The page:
Part of the reason I am turned off by our reaction to the deaths of famous people is that it seems to speak volumes about what matters to us. We cry over lost lives in Hollywood and read every tribute and bit of gossip about those lost souls, but we're quick to turn the page or change the channel when we see photos and hear the stories of hundreds and thousands who are dying from disease and violence in countries we can't find on a map.

But then Robin Williams died.

I did not know him personally, but I still cried when I heard the news. And the more I read about his death, the more tears I shed. I cried because he was still in his prime and had much more to give. I cried because he made me laugh and it hurts to lose someone who gives us the gift of laughter. But perhaps the main reason I cried is because, as a friend of mine said, if Robin Williams couldn't fight the demons of depression, even with every resource at his disposal, what chance do the rest of us have?

If anything good can come from the loss of one of the world's comic geniuses, let it be that the conversation about mental illness continues and that in our darkest moments we recall this line from the Walt Whitman poem "O Me! O Life!" spoken by Robin Williams in one of his most extraordinary movies, The Dead Poet's Society:

That you are here—that life exists, and identity;  
That the powerful play goes on, and you will contribute a verse.

Wednesday, August 6, 2014

So, this is how it's going to be

The summer of 2014 will be remembered as the season in which I lost my children. I think in my very last post, just two short weeks ago, I said something about really liking my kids, and as a result missing them when they're gone, which was the case for the first half of the summer. Well, Ian returned home on Saturday night and I spent a week on a mission trip with Abby, and I can now say that I don't like them nearly as much. Okay, that was a little harsh. Perhaps I should put it this way -- they both turned into teenagers this summer. Just putting that in writing makes my skin crawl.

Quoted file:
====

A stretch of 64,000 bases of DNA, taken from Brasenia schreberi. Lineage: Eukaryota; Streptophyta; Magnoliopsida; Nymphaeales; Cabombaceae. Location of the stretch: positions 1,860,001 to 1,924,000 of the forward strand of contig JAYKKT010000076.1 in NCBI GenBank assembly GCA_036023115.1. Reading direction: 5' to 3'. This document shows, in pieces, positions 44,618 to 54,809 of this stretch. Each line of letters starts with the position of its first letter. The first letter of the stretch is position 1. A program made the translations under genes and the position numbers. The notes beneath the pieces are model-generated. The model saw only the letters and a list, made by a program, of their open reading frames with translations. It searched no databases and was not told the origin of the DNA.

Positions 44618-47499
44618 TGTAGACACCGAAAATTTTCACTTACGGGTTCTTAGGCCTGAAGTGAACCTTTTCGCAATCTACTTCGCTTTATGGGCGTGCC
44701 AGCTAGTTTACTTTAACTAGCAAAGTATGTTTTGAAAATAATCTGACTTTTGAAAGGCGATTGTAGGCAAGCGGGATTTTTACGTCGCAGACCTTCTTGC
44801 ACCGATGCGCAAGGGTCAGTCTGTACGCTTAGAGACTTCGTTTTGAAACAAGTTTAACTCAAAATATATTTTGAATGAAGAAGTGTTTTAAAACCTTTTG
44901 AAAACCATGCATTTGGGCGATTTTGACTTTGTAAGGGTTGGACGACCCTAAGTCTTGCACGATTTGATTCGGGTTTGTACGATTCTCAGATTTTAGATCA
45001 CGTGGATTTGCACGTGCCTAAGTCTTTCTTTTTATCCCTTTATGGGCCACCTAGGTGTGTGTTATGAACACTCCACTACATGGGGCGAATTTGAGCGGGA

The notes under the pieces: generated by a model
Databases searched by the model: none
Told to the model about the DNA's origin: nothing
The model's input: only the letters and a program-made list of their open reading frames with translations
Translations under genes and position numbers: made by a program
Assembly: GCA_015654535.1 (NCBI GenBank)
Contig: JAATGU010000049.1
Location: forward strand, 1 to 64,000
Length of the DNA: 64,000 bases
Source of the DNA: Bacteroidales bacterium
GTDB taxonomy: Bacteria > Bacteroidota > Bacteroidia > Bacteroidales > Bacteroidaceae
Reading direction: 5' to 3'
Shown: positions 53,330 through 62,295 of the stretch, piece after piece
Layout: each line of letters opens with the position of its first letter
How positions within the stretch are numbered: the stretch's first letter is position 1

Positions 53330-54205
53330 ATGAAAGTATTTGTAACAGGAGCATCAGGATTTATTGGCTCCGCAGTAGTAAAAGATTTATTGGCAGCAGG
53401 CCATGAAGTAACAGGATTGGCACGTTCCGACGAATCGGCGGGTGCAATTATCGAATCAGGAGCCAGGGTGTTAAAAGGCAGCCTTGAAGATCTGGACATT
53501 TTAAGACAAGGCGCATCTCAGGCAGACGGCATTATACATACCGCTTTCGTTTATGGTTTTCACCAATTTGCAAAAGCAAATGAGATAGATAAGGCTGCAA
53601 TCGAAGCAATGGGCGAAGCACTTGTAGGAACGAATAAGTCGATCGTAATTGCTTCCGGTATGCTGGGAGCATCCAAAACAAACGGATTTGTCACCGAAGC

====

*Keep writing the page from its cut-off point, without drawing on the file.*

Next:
Perhaps you think I'm lucky that Ian didn't hit this evil stage until now, but maybe in some ways that makes it harder to accept. I really thought that if my 16-year-old was still fairly likable that I was in the clear, that I'd made it past go and could collect $200. I had been patting myself on the back for being such an exceptional parent, having raised a kid who never rolled his eyes or gave me major attitude. Oh, how very foolish I've been.

When picking him up at the airport, after being gone for two weeks, my son's reaction to seeing me was "Hey." And no, it wasn't an upbeat, happy, let-me-give-you-a-hug "Hey!" In his first 24-hours at home I spent maybe three hours with him (he ran off to a friend's house), and in that short amount of time he gave me "the look" and the attitude to go with it. He actually had the cojones to attempt to "decline" a volunteer assignment for the following day that benefited an organization of which he's a member. He seriously thought that by stating, "I don't want to," he would get out of doing the job at hand. I don't know what kinds of kids he spent the past two weeks with, but I'm holding them responsible for this metamorphosis.

And then there's my daughter. Abby also deserted me, physically and emotionally, for most of July. The good news is that I know she felt some degree of guilt because of it. Case in point: Last week, Abby and I worked on Habitat for Humanity houses that were just a few hundred yards apart. During a lull in my work, I walked down to check on my girl (who, by the way, won the tool belt award for hardest worker on the first day of our trip). While visiting, I expressed concern for her safety with regard to something she was doing. She scolded me, in essence telling me to return to my own job site. I realized she was right and so I sulked and with my tail between my legs made my way back. Feeling melancholy over the distinct lack of interaction I'd had with Abby since the trip began, I sat myself down in a quiet place outside and contemplated the increasing gulf between me and my children. And I ate some Swedish Fish. And while I was wallowing in self pity and trying to get the candy out of my teeth, Abby came up to me and expressed concern for my well-being. She asked whether she'd done something wrong and apologized for upsetting me. I got teary-eyed telling her everything was fine and sent her on her way. Guilt is an invaluable tool.

Three days after returning home, Ian is ignoring my repeated requests to put away his clothing, groans when asked to do most any household chore, and feigns illness when he doesn't want to do something. In other words, things have somewhat returned to normal. At least he has stopped rolling his eyes and seems to like me a bit more. Of course, that could be because he again relies on me for food and lodging.

Abby, too, seems to have rediscovered me. When she was away on Monday, she texted to say goodnight and tell me she loves me. It was like the good ole days.

Today, Ian woke early to tell me he was heading to the shore with Noah for the day, asking if that was okay at the same time that Noah's dad was pulling into the driveway to pick him up. Sure, it's okay. Thanks for asking. Maybe 10 minutes notice next time instead of five? I believe that, starting tomorrow, Ian and Abby will both be home, together, for the rest of the summer. Which makes me think it's an excellent time for Rob and me to get out town.